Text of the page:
U.S. National CAD Standard Version 3.1 Now Available
Sunday, January 30, 2005
FOR IMMEDIATE RELEASE
Contact: Joy Davis, CSI
Contact: Bob Miller, NIBS
WASHINGTON, DC—Three leading construction industry organizations jointly announced today the release of Version 3.1 of the U.S. National CAD Standard (NCS), which streamlines delivery of commercial and institutional building projects by standardizing the organization and presentation of computer-aided (CAD) drawings and other design data.
The NCS is published jointly by the National Institute of Building Sciences (NIBS), the Construction Specifications Institute (CSI), and the American Institute of Architects (AIA). Revised significantly by industry experts, one of the new version's enhancements is that its structure has been aligned with the 2004 edition of MasterFormat™, the predominant organizational standard for commercial construction projects' specifications and other written data.
A voluntary standard reflecting industry-wide input, the NCS enables architects, engineers, contractors, facility managers, and building owners to eliminate the time-consuming and unproductive task of developing and maintaining proprietary formats for organizing their building data.
The NCS defines standards for many aspects of commercial structures' design data. They include: CAD layers; organization of drawing sets, sheets, and schedules; drafting conventions; terms and abbreviations; graphical symbols; notations; code conventions; and plotting.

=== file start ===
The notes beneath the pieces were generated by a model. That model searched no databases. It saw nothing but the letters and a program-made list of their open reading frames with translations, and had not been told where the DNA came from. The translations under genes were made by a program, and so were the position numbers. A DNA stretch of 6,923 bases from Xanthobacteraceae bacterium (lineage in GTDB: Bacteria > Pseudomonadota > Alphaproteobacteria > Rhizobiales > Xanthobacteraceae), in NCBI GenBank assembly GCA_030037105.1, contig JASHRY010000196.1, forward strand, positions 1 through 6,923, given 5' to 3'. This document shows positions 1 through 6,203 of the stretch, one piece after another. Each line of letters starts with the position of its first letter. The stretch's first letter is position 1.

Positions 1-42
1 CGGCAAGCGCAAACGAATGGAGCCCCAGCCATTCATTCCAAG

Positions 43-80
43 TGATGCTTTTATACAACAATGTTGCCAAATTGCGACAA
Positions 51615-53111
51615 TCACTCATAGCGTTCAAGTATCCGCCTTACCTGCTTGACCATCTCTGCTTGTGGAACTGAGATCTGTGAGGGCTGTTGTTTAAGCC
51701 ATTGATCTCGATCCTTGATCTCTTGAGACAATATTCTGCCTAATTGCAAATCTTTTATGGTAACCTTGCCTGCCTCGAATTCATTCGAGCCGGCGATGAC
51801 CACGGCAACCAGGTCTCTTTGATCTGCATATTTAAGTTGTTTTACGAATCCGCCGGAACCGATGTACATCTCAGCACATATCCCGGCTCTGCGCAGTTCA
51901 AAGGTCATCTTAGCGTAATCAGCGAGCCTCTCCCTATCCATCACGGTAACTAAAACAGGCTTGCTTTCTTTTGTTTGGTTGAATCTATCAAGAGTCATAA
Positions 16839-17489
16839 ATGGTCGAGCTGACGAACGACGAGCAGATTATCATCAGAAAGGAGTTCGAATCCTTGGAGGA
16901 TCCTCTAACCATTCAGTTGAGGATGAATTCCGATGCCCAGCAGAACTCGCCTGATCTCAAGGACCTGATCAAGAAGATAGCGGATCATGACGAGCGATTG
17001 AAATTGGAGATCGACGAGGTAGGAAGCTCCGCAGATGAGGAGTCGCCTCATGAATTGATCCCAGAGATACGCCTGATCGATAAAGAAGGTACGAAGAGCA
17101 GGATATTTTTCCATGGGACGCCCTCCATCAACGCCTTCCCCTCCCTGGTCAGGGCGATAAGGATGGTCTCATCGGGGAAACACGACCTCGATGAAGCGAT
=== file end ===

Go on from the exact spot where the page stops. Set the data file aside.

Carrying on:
How the NCS Advances Project Delivery
"Delivering a facility involves different groups that may never have worked together before, and for today's projects they must develop and share more information faster. A common language aids communication among everyone involved, and that helps increasingly complex projects go more smoothly. For organizing and exchanging CAD drawings, the common language is The National CAD Standard as MasterFormat is for specifications. And because NCS Version 3.1 synchronizes with MasterFormat 2004 Edition, project teams can manage more efficiently than ever the unprecedented volume and complexity of project information, both visual and written," said CSI Executive Director Karl Borgstrom, Ph.D.
In addition to reflecting the new MasterFormat 2004 Edition's structure, NCS Version 3.1 also incorporates all previous versions' changes and updates.
NCS Version 3.1, which also can be used for manually-prepared drawings, comes as a hardcopy binder with a searchable and printable CD. To promote industry accessibility, the new version's price has been deeply discounted compared to previous editions. Cost is $250 for members of CSI, AIA or NIBS (a $150 reduction) and $350 for others (a $190 decrease).
Components of NCS Version 3.1
- CAD Layer Guidelines, published by the American Institute of Architects. The guidelines establish a uniform method for naming and organizing CAD layers in clear, hierarchal terms.
- Plotting Guidelines and Attributes of the United States Coast Guard, promulgated by the U.S. Department of Defense CAD/GIS Technology Center. It provides guidelines for lineweights.
- The Uniform Drawing System, developed by CSI. Its eight modules are:
- Drawing Set Organization (Module 01): establishes set content and order, sheet identification, and file naming for a set of construction drawings.